Do you suffer with any of the following conditions?
- Diabetic wounds that are slow to heal or not healing
- Any foot or leg ulcers or sores
- Surgical wounds that have opened
- Skin grafts or surgical flaps that are not healing post-surgery
- Skin tears or open sores caused by radiation treatment
- Bone infection (osteomyelitis)
Between 5 million and 7 million Americans experience at least one form of a chronic wound annually. These chronic non-healing wounds refuse to heal despite conventional treatment and they seldom involve a simple answer.
Memorial Hermann Southeast Hospital provides comprehensive outpatient chronic wound management through our state-of-the-art hyperbaric and advanced services.
The center is staffed by a multidisciplinary team of affiliated physicians, nurses and technicians with advanced training in wound care and hyperbaric oxygen therapy.
The care team evaluates conditions and formulates individualized patient treatment plans using the most effective technologies available to provide maximum healing and relief.
Hyperbaric Oxygen Therapy
Hyperbaric oxygen therapy (HBOT) is a medical treatment that enhances the body’s natural healing and strengthens the immune system. Originally used to treat SCUBA divers with decompression sickness, hyperbaric oxygen therapy has also proven valuable in treating many other medical conditions, including chronic wounds.
Therapy is administered in a hyperbaric chamber that delivers 100 percent oxygen with increased atmospheric pressure, stimulating the entire body’s natural healing responses.
Hyperbaric oxygen therapy promotes healing by increasing the level of oxygen in the tissue and improving the healing efficiency of the white blood cells.
In addition, hyperbaric oxygen therapy:
- Stimulates fibroblasts (collagen formation)
- Stimulates the growth of blood vessels
- Creates vasoconstriction, thus reducing tissue edema
Hyperbaric oxygen therapy is beneficial for diabetic patients with difficult non-healing ulcers, as well as those with arterial ulcers and other types of wounds that fail to respond to conservative therapy.
Medicare-approved conditions treated with hyperbaric oxygen therapy include:
- Diabetic wounds
- Compromised skin grafts and flaps
- Osteomyelitis (bone infection)
- Progressive necrotizing infections
- Crush injuries
- Acute peripheral arterial insufficiency
- Soft-tissue radionecrosis (radiation tissue damage)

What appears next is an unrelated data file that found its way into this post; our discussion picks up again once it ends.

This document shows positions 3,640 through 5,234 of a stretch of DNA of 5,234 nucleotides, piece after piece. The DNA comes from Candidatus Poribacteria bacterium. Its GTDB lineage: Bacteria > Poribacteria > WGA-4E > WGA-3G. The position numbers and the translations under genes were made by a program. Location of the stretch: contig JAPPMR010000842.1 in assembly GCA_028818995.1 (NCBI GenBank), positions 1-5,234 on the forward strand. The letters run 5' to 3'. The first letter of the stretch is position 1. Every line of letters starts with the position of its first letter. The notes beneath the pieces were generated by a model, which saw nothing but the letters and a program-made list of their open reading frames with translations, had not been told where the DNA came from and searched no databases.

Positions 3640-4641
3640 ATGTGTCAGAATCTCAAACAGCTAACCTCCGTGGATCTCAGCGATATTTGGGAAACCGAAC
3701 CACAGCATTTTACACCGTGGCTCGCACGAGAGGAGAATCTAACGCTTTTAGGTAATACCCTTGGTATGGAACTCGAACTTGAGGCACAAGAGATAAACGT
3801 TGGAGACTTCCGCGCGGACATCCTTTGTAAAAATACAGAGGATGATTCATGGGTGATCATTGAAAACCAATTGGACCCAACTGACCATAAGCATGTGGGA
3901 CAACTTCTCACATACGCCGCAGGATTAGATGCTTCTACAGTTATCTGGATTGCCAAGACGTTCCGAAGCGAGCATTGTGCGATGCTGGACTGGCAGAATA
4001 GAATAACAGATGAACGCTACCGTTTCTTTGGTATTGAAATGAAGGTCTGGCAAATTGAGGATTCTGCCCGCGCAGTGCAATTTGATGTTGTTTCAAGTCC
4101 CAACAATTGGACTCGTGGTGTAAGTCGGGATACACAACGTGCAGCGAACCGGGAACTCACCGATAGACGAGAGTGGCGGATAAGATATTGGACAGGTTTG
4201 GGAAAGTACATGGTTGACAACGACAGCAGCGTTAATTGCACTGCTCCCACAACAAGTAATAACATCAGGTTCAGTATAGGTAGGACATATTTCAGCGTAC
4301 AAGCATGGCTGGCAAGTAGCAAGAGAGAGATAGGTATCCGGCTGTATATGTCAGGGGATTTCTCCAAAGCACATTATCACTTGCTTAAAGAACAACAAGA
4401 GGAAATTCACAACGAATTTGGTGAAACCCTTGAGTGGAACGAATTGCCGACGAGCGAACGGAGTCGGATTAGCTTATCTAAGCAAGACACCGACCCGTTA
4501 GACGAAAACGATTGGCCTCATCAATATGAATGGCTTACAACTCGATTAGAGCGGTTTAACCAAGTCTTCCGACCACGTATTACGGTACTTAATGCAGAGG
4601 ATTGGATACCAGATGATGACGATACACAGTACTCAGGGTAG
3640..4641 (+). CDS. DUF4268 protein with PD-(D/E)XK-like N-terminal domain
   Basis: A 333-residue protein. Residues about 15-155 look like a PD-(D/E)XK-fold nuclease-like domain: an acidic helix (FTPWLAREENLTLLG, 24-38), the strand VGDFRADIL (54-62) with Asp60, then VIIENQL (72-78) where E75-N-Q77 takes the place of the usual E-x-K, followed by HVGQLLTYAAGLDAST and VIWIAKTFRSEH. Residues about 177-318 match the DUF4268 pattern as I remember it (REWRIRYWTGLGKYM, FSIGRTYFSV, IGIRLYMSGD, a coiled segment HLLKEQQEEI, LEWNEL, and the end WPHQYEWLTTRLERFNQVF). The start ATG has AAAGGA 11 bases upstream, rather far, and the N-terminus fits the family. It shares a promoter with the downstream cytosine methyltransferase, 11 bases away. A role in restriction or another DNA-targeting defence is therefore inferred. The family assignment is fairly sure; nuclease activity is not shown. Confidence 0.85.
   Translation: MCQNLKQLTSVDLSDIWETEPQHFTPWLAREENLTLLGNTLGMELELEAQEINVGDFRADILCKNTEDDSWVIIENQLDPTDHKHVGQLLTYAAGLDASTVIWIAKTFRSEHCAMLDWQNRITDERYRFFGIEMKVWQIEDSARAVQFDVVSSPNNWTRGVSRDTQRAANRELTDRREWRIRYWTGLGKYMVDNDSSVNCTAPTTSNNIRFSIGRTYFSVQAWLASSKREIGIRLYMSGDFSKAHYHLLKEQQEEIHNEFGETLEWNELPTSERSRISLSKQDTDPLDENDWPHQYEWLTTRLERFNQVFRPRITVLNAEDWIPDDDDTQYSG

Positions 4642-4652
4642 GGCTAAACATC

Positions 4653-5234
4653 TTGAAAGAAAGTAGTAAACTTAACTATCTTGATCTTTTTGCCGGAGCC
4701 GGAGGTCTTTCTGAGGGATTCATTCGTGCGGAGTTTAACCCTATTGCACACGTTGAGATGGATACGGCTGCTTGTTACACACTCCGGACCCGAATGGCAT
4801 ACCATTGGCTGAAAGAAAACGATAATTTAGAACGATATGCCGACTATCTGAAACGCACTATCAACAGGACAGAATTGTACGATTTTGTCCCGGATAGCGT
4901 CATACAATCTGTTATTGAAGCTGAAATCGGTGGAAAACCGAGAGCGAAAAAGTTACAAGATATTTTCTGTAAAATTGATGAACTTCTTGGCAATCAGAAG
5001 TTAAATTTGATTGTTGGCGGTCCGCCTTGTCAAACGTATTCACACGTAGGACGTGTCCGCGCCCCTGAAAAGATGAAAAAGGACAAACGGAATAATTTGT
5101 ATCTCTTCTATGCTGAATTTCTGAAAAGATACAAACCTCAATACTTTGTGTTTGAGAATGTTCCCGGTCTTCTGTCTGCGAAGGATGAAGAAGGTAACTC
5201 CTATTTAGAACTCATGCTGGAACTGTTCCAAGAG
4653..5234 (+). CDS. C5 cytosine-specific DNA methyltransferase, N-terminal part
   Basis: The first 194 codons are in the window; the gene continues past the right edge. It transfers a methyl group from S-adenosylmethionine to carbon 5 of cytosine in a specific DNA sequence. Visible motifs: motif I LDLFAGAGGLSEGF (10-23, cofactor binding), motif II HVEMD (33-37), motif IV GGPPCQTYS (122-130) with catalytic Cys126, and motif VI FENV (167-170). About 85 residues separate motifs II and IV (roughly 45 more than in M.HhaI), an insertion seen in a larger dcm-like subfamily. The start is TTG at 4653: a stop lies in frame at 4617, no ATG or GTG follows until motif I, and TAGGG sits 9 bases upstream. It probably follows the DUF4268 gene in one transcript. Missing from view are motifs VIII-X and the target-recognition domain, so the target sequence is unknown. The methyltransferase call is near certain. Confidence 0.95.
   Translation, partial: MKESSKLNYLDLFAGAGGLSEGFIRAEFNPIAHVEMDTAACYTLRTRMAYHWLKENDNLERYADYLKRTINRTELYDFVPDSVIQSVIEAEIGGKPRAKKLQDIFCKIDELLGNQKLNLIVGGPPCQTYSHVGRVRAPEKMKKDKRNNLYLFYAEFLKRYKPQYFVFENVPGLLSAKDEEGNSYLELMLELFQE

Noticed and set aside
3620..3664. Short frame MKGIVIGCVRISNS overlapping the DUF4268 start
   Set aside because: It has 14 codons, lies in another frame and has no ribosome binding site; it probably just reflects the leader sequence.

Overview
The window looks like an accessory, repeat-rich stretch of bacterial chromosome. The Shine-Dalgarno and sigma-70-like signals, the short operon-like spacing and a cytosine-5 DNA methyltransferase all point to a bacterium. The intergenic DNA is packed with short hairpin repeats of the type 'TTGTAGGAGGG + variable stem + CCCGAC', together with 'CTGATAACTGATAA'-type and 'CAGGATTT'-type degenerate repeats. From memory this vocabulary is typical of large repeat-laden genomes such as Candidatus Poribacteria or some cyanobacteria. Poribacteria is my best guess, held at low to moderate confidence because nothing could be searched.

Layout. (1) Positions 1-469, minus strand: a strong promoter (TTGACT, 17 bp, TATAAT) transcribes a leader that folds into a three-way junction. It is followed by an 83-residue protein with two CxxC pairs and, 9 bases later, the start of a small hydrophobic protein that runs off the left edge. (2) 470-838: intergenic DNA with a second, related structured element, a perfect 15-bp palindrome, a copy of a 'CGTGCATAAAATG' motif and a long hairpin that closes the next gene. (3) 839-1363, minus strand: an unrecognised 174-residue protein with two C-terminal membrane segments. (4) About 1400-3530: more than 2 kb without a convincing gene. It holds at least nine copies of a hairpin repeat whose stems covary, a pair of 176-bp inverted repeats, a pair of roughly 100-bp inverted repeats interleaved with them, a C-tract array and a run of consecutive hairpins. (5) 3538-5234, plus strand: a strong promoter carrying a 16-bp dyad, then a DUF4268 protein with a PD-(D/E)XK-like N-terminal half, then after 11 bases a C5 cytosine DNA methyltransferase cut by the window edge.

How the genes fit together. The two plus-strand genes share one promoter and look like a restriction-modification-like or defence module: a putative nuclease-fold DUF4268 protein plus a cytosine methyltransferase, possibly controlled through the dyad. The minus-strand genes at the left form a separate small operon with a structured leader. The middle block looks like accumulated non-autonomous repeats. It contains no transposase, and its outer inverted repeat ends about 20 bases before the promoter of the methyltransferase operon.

- Brown recluse spider bites
Phases of Hyperbaric Treatment
Treatments are administered daily, Monday through Friday, requiring the patient to be present for approximately two hours each day. The course of treatment varies by diagnosis, but generally includes 20 to 40 therapy sessions.
What You Should Know
- You will be evaluated by the staff before and after your therapy.
- Only 100 percent cotton clothing is allowed in the chamber. Garments will be provided to you.
- Take any prescribed medications as usual (including pain medication) before you arrive and inform the staff during your evaluation.
- If you have a cold or sinus congestion, please inform the staff upon arrival, as this may determine whether nasal sprays and decongestants are administered.
Comprehensive Wound Care
The center’s mission is to improve the quality of life of patients with chronic and acute wounds and to reduce the number of amputations. The wound care team works with the referring physician to coordinate a plan of care to achieve the best possible outcomes.
Affiliated specialists develop individualized, evidence-based treatment plans for a full spectrum of problem wounds, including pressure ulcers, venous ulcers, diabetic ulcers, arterial ulcers, trauma wounds, crush injuries, burns, gangrene, problem surgical wounds, complex soft-tissue wounds, compromised skin flaps and grafts, radiation tissue damage and bone infections.
In general, most health insurance plans and Medicare cover the conditions listed.
For specific questions about insurance coverage, please contact your insurance provider directly.
Memorial Hermann Wound Care is open Monday through Friday, 8 a.m. to 4:30 p.m.